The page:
“I didn’t think it was too strict, and I didn’t find my liberties infringed,” said Gilda, a Paris resident catching some sun in a newly opened park. Gilda declined to provide her last name, as did her husband, who said he found some measures a “bit overboard.”
“They did it for us to avoid having more deaths,” said 19-year-old student Hanae Violay, who said she strictly followed the lockdown rules. “I think it was a good decision.”
Critics say the survey findings are no surprise. Polls showed similar approval for the 2015 emergency law, with two-thirds of French backing it early on.
“People want less democracy during these periods, because they are afraid,” said Arie Halimi, lawyer for the French Human Rights League. “And fear is the most important leverage for states.”
The 2015 emergency measures – allowing police to conduct raids and impose house arrest without previous judicial green light – were extended several times. That year, Macron’s centrist government replaced them with a tough new anti-terror law, making permanent some of the exceptional powers.
Divided opinions: drones and tracing app
Rights groups fear a similar situation today. Last month, France’s highest administrative court barred the use of drones to monitor lockdown compliance, after the Rights League and the Quadrature du Net filed a privacy complaint. Authorities previously used drones to surveil yellow-vest protests and migrant movements, among other purposes.
The drone ban is not permanent; it is supposed to last only until technological or other ways to address the privacy concerns.
“That doesn’t mean they can’t be used in the future,” said Halimi, of the Rights League, asserting that France risks entering an “Orwellian era.”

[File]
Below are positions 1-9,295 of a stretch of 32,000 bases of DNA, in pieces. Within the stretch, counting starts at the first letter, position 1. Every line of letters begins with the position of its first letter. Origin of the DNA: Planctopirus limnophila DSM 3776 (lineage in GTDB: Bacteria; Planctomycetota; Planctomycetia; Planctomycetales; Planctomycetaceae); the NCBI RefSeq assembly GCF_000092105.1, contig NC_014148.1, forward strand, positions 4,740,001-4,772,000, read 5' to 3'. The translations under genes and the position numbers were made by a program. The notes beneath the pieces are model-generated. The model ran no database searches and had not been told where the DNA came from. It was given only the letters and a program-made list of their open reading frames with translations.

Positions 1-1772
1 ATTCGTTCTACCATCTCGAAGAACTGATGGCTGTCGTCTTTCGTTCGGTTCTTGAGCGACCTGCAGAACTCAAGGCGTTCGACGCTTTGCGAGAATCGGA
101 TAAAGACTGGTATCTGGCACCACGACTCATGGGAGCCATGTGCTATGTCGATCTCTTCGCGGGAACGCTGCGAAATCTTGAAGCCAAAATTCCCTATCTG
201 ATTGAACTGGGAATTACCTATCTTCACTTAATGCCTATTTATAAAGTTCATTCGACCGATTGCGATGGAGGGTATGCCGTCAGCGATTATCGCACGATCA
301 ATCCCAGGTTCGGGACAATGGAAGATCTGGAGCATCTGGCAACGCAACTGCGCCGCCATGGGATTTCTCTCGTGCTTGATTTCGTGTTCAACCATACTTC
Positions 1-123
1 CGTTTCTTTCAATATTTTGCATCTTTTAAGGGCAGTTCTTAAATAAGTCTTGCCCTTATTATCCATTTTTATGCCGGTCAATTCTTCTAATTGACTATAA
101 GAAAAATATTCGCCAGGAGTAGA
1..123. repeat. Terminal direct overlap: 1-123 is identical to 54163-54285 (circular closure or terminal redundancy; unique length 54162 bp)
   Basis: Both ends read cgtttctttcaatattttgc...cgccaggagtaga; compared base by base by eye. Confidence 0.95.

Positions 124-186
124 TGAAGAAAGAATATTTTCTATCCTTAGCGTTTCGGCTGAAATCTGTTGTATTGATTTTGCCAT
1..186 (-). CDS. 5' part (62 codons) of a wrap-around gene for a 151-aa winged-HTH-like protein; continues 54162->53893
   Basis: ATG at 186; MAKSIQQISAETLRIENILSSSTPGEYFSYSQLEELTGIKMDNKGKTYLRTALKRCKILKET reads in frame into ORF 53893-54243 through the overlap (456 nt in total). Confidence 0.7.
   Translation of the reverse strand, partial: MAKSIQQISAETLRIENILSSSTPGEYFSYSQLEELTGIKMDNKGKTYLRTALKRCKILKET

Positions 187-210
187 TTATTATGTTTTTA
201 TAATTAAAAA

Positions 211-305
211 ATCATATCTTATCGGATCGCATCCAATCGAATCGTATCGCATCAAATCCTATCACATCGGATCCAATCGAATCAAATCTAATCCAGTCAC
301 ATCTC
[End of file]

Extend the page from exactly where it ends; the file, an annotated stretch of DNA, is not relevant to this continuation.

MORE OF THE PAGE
Also controversial is a virus-tracing app released earlier this month, making France the first major European country to use one. Dubbed “StopCovid,” the smart phone application aims to warn users if they have been around someone who later tested positive.
Downloading it is voluntary, and the government insists it will be temporary and fully respect privacy rights.
“You have to be confident and trust your state,” French Digital Minister Cedric O told The Associated Press. “But we’re in a democratic state; we have checks and balances.”
Authorities have claimed early success, with roughly 1.4 million French downloading the app within days after it was rolled out. Still, that amounts to less than 2 percent of the population. Surveys suggest fewer than half of all French plan to use it. That is not enough, many experts say, for it to work effectively.
Both data watchdog CNIL and the French parliament greenlighted the technology, but critics still worry about digital creep.
An April letter signed by hundreds of academics raised concerns that the data gathered by the app could be repurposed for mass surveillance ends, a fear also raised by rights advocates.
“Protecting health rights is also a fundamental right,” said Amnesty’s Simpere. “But today for us, the balance between efficiency of an application like StopCovid and fundamental rights isn’t respected.”
Scott Marcus, senior fellow at Brussels think-tank Bruegel, said the French app “looks reasonable,” and appears to reflect government promises to limit sharing health data, although he questions its effectiveness.
The more fundamental question, he said, for French and other Europeans to consider, is “How much do you trust your government?”
“Essentially the data collection shouldn’t be longer than absolutely necessary, and shouldn’t be retained longer than absolutely necessary,” Marcus said. "The COVID-19 problem could be with us for years. So it’s a genuine worry.”